CLOSE YOUR EYES. TAKE A DEEP BREATH. OPEN YOUR HEART.

SHADY DEL KNIGHT, ADMINISTRATOR

SHADY DEL KNIGHT, ADMINISTRATOR
High School Yearbook Photo

"More than a place, the Shady Dell was and will forever remain a state of mind." - Shady Del Knight

"More than a place, the Shady Dell was and will forever remain a state of mind." - Shady Del Knight
HELLO STRANGER ... IT SEEMS LIKE A MIGHTY LONG TIME!

Thursday, June 10, 2010

On the Record: Swan Songs - Sweet Soul's Last Gasp at the Shady Dell

Crowded out of the jukebox by hard rock, garage rock and psychedelic sounds, sweet soul music was nearing extinction at the Shady Dell during 1967's Summer of Love.

In June of '67, classic soul made it's last stand at the Dell when 45's by Linda Jones and the Fantastic Four showed up in the jukebox and became two of the greatest Dell hits of the mid 60's.

The Fantastic Four released a string of singles on Detroit’s Ric-Tic label, part of what has become known as the other Motown.



At a lofty #19 spot on my 200 Greatest Hits of the Shady Dell, the group's recording ”You Gave Me Something (and Everything's Alright)” is the highest ranking Dell song of 1967!

This mid-tempo northern soul masterpiece is a lush, grand, triumphant declaration of pride and joy...an exalted testament to idealized love.




Released at a time when James Brown was breaking out in a “Cold Sweat” after two years in “A Brand New Bag,” the sweetness and sincerity of “You Gave Me Something” was an anachronism - a throwback to the simpler times and more innocent sounds of yesteryear.

By the middle of 1967, songs that spoke deferentially about the pompatus of love were becoming scarce as hen's teeth. That is exactly why Dell rats cherished "You Gave Me Something" by the Fantastic Four!



"You Gave Me Something (and Everything's Alright)" was only a minor hit, completing its journey in the middle of the pack on the Billboard Hot 100. It performed better on the R&B Singles chart where it went to #12. The Fantastic Four are best known for their previous release, “The Whole World Is a Stage.“



Detroit soul nirvana was again achieved by the Fantastic Four in the spring of 1968 with the release of Ric Tic 139, "Ive Got to Have You."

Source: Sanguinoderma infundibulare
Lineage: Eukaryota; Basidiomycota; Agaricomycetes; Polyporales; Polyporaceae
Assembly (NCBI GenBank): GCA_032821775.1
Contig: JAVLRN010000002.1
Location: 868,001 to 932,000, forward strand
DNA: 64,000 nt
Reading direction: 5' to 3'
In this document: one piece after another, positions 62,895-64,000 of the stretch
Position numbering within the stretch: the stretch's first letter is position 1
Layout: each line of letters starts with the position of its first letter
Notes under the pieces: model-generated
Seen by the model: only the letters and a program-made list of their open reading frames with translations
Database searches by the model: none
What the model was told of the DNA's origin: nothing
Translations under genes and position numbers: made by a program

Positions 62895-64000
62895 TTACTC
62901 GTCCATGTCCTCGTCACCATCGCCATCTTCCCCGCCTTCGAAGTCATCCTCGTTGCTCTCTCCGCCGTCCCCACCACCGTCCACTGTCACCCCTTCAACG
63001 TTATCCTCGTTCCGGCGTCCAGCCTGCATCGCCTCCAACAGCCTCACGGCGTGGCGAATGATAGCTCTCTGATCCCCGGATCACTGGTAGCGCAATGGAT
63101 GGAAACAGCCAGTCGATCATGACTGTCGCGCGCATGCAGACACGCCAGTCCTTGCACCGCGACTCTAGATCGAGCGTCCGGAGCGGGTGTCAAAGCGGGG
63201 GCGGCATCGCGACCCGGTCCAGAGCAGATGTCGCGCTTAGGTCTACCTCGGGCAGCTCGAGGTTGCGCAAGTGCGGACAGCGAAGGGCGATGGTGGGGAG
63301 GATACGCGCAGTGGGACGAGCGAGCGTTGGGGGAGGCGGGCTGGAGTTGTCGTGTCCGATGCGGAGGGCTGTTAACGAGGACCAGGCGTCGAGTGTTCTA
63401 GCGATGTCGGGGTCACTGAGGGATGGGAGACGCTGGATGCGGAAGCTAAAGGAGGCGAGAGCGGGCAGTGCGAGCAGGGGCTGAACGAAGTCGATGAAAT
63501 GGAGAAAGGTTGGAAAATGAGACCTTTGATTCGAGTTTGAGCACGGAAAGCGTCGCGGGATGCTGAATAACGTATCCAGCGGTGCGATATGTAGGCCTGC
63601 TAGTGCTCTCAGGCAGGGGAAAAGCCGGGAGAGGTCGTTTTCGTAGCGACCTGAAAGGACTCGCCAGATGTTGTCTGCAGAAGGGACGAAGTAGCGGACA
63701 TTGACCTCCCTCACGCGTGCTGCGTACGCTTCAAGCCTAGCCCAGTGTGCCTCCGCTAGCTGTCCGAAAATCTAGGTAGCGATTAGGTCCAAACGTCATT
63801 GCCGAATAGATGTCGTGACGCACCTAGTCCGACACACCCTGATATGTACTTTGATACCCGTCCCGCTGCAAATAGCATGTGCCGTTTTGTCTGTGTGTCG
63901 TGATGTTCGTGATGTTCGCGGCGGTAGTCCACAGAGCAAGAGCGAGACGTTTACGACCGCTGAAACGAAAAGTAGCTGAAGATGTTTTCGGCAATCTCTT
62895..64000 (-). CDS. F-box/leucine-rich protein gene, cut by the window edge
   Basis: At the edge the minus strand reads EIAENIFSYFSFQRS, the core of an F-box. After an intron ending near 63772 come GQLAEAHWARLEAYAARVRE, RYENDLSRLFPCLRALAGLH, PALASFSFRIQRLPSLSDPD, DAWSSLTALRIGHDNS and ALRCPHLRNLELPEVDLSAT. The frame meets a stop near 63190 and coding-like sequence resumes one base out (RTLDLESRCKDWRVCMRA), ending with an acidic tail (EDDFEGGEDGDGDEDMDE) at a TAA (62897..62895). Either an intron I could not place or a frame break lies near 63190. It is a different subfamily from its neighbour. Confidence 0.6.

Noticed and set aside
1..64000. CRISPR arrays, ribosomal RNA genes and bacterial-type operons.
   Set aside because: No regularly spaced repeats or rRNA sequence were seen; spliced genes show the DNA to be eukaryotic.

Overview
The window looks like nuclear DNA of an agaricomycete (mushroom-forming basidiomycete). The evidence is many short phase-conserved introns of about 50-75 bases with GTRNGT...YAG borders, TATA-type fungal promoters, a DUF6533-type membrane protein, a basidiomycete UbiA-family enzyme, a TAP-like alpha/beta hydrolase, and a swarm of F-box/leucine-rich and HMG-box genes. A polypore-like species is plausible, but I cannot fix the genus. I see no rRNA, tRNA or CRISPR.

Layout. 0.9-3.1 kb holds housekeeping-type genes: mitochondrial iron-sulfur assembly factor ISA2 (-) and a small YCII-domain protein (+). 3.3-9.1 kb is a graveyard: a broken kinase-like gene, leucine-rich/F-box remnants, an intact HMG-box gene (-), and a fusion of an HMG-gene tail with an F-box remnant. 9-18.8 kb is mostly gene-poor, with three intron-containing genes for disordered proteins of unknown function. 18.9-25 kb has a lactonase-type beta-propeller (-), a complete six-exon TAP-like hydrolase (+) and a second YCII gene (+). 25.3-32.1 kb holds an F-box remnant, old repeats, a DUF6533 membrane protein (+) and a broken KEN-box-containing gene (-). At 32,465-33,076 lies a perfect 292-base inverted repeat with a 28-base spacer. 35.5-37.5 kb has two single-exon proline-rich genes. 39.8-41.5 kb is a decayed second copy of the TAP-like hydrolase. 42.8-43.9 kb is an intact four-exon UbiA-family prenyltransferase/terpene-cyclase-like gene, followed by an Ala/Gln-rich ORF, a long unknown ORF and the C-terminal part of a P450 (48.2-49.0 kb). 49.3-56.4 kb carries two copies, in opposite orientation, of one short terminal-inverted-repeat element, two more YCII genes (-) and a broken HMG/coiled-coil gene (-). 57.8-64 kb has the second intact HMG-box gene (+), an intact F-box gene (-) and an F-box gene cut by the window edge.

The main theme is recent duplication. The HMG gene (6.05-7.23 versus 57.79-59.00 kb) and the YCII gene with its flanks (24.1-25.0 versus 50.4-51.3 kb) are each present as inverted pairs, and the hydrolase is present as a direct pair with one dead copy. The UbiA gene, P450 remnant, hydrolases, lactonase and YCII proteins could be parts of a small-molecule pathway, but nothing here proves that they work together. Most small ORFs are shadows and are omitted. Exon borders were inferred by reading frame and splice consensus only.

This quiet storm classic never showed up on the pop chart (Shady's Law) but spent 10 weeks on the R&B survey, winding up at #23.



The Fantastic Four poured it on during the mid and late 60's, releasing one excellent soul single after another. At the Shady Dell, however, it was no contest - “You Gave Me Something’ is the one song by the Fantastic Four that reigned supreme.

Linda Jones is arguably the most soulful singer in the history of r&b. Linda didn't mess around - she got right to the point. Her story is a profile in courage. Linda was seriously ill with diabetes when she recorded and her vocals could not mask the pain. Yet, suffering of one kind or another is the foundation of deep soul, and Linda left us with some of the best recordings of the genre.

Linda's music is heavily church influenced (gospel-tinged). She is credited with elevating melisma - the technique of singing several notes on one syllable - to an art form.

Intensity was Linda’s trademark. Her songs often started at a climax and worked up from there, reaching a level of hysterical, towering fury rarely duplicated. The ravages of diabetes claimed Linda in 1972. She died shortly after collapsing backstage at the Apollo.

I would like to share with you my favorite Linda Jones recordings beginning with two of her classic Blue Cat sides. In the spring of 1966, a few months after label mate Evie Sands released another of my favorites "I Can't Let Go" on Blue Cat 122, Linda Jones hit the street with a supercharged soul doublesider. Side A of Blue Cat 128 is the drama laden “Fugitive From Love.”



Linda's uncharted Blue Cat singles are very hard to find and are coveted by record collectors worldwide. The flipside of Blue Cat 128 is pure dynamite: "You Hit Me Like T.N.T."



After a stint with Loma/Warner during which she recorded "Hypnotized" followed by a fine rendition of the O'Jays' "I'll Be Sweeter Tomorrow" waxed on Neptune, Linda moved to Turbo Records where she released another of my favorites, a cover of the Moments' ballad “Not On The Outside."



"Not on the Outside" is such a great song that I wanted to include the version by the Moments.

It's almost criminal that this wonderful slow jam halted less than half way up the pop chart. The song went to #13 R&B in the early weeks of 1969. This, ladies and gentlemen, is the epitome of sweet soul!



Unfortunately, some of the recordings that Linda Jones made near the end of her life spun out of control with unbridled intensity.

In contrast “Hypnotized,” a song recorded five years before Linda's death, is tastefully restrained rather than overwrought, and became her biggest hit.

"Hypnotized" barely missing the top 20 on Billboard and became a major snuggle song at the Dell, landing just outside the top 50 on my Greatest Hits of the Shady Dell survey.



Hot on the Dell jukebox when the party of my carefree youth was all but over, “You Gave Me Something” and “Hypnotized” were among the last great soul ballads of the Shady Dell’s golden era.

Have a Shady day!

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